- Formal reviews. Results against performance standards or goals were what formal reviews have tended to be. In many retention-focused businesses they are more likely to emphasise checking where the person is at in terms of alignment between their career aspirations and the business career paths. Goals are more likely to be for career development within the business. Recent Linked In research of ANZ job movers found that 41% (of 719) moved employers to further their career7 – how many of those might have been helped to find in- firm career tracks?
- Performance consequences. Incentives are hard to get right. But a classic study8 found that incentives had greater impacts on productivity than training, goal-setting or appraisal. It is important to realise that “incentives” vary according to who is being incentivized. Getting ahead in your career, and the visible signs of that matter to some (ever noticed that academics and politicians love high profile conferences?). Google found that the chance to hang out with thought leaders in the business was right up there for their people.
An older study of listed American businesses found that the extent that they used these four approaches (including results-focused formal reviews) made a significant difference to their return on investment and productivity9. More of these performance management practices meant better shareholder returns. More recent research by McKinsey consultants and economists from the London School of Economics replicated these results for manufacturers across Europe as well as the US10.
It is important to note that while there is good evidence of financial pay-offs, there is evidence too that good performance management (as defined above!) contributes to patient outcomes in hospitals and indicators of employee’s work-life balance11.
What should you or more particularly, your leaders do? Remember that its leaders who clarify expectations, provide feedback, coach for development, or not. The simplest approach would be to do a Google – find what your successful leaders do that the others don’t. Then bottle that.
One caution – what makes your leaders effective might not be the same as what makes the Google or Deloitte leaders wonderful. If you are leading less skilled, low wage people in a process-focused “just do it” work systems – you might want to manage by the KPIs. There is evidence that incentive systems in such an environment help – not just to lift performance, but also to “sort” staff – those not earning incentives leave12.
If you are concerned about keeping good staff, and developing their ability to add even more value – then you will be looking at growing your people leaders as coaches. Their support to their people is probably the major contribution to both holding on to and lifting the performance of effective people.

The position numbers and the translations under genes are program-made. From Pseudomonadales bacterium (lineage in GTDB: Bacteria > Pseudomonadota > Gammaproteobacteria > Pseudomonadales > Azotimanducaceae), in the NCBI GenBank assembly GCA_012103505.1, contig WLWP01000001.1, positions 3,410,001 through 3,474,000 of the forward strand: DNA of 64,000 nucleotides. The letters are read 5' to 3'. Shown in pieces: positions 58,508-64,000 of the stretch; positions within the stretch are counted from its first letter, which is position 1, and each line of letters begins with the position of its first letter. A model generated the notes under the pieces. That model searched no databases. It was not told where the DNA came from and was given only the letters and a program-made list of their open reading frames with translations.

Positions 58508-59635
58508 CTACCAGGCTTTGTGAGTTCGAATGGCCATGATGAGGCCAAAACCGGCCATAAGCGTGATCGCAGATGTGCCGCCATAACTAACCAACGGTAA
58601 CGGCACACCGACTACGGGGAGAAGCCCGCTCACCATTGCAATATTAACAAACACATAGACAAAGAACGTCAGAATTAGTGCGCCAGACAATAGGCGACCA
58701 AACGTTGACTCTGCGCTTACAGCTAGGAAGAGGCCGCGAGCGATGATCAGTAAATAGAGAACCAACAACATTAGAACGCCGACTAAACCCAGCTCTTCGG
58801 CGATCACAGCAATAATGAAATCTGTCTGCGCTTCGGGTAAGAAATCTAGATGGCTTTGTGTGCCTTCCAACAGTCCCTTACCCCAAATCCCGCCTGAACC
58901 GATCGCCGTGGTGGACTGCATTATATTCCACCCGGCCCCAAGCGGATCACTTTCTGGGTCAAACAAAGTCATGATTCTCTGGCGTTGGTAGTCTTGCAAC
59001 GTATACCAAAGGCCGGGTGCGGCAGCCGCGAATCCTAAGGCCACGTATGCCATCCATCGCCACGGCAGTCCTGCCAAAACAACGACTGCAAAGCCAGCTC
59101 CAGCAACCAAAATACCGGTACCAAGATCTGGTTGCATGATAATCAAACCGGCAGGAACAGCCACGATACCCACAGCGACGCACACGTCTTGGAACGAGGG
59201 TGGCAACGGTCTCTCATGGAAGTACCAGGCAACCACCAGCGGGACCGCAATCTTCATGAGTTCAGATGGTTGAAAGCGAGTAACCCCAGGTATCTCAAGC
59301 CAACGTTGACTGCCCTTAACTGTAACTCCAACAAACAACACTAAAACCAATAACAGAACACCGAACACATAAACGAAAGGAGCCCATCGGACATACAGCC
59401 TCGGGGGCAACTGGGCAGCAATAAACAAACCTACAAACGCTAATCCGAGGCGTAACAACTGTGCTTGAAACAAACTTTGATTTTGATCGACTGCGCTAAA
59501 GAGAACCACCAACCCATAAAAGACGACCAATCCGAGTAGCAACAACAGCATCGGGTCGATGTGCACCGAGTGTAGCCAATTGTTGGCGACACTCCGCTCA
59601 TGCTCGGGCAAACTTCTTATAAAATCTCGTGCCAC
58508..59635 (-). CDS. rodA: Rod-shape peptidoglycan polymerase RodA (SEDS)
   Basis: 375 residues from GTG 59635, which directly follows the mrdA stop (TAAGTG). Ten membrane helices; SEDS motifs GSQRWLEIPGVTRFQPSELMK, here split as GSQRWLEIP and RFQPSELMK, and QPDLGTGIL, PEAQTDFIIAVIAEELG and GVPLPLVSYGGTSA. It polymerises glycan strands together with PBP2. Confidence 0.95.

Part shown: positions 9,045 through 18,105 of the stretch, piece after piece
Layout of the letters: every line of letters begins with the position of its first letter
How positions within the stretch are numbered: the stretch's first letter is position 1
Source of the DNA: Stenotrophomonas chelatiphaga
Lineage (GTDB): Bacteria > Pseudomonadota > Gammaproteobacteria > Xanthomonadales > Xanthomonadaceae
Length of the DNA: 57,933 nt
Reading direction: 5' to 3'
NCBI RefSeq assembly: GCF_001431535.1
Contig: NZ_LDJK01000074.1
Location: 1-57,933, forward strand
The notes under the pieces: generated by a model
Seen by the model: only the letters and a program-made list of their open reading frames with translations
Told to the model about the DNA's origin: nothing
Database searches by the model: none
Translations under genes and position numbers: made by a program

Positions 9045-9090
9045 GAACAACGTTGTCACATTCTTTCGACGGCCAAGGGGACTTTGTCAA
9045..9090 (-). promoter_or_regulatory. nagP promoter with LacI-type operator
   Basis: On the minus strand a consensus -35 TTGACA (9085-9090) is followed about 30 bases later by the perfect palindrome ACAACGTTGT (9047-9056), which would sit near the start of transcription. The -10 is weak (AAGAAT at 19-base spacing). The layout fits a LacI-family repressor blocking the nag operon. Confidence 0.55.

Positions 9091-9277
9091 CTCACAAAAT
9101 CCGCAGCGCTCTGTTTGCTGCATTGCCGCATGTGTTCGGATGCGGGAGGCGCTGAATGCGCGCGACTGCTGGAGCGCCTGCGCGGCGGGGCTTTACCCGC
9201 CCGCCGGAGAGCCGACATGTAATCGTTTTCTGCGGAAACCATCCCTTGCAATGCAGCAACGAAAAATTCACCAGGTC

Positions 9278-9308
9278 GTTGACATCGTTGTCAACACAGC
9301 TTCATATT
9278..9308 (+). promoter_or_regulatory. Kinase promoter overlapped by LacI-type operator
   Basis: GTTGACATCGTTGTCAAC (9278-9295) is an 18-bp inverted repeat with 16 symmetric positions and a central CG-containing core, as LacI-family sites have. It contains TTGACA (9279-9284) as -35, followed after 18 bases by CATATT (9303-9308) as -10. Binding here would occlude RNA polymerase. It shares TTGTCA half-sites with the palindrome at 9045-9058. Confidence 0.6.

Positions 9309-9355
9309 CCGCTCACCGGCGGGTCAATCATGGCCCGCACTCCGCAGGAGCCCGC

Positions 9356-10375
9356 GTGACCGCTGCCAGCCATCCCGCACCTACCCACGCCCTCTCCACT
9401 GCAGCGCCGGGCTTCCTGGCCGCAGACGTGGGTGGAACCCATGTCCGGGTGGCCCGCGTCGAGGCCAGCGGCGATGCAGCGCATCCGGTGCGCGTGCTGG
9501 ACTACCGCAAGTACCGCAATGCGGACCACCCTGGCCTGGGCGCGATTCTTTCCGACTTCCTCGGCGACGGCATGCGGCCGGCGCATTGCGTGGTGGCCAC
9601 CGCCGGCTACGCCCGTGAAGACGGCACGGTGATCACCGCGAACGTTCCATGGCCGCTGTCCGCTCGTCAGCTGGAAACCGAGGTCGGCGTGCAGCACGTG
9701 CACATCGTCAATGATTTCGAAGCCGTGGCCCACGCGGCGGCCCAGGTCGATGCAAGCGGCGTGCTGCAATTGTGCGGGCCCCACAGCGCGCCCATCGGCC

Your major performance management challenge in this environment is motivating your leaders to lead their people and their team well. And how do you motivate them to do that?
Stewart Forsyth is an industrial psychologist who supports organisational and people development. He is the Managing Director of FX Consultants, an executive coaching and organisational development firm – see more at www.fxc.co.nz
3 Nicholas Bloom and John Van Reenan, 2010 - http://eprints.lse.ac.uk/28730/1/dp0982.pdf
4 Gary Latham, Lorne M. Sulsky and Heather MacDonald, 2007. In The Oxford Handbook ofHRM
5 Kluger and DeNisi, 1996. Psychological Bulletin
6 DeNisi and Kluger, 2000. Academy of Management Executive
8 Guzzo and others, 1985. Personnel Psychology
9 McDonald and Smith, 1995. Compensation and Benefits Review – RoI was 6.6% for performance managers vs. 4.7% for those not using performance management; sales / employee were $170,000 vs. $126,000.
10 John Dowdy and others, 2005 - http://cep.lse.ac.uk/management/Management_Matters.pdf. These researchers assessed 9 behavioural aspects of performance management – covering the “Big 4” above. They also included another 5 aspects of human resource management and 3 aspects of lean manufacturing. An average increase of 1 on the 5-point scale measuring company performance on these would have resulted in a 6% increase in total factor productivity (expressed another way – the equivalent of employing 11% more people. That’s quite a saving. A note on working with “bundles” of people management practices – the evidence seems to indicate that it is the combined impact of such a management mix that makes the difference – meaning you need to think of how your practices hang together.
11 Nicholas Bloom and John Van Reenan, 2010 - http://eprints.lse.ac.uk/28730/1/dp0982.pdf
12 For example – Harrison, Virick and William, 1996. Journal of Applied Psychology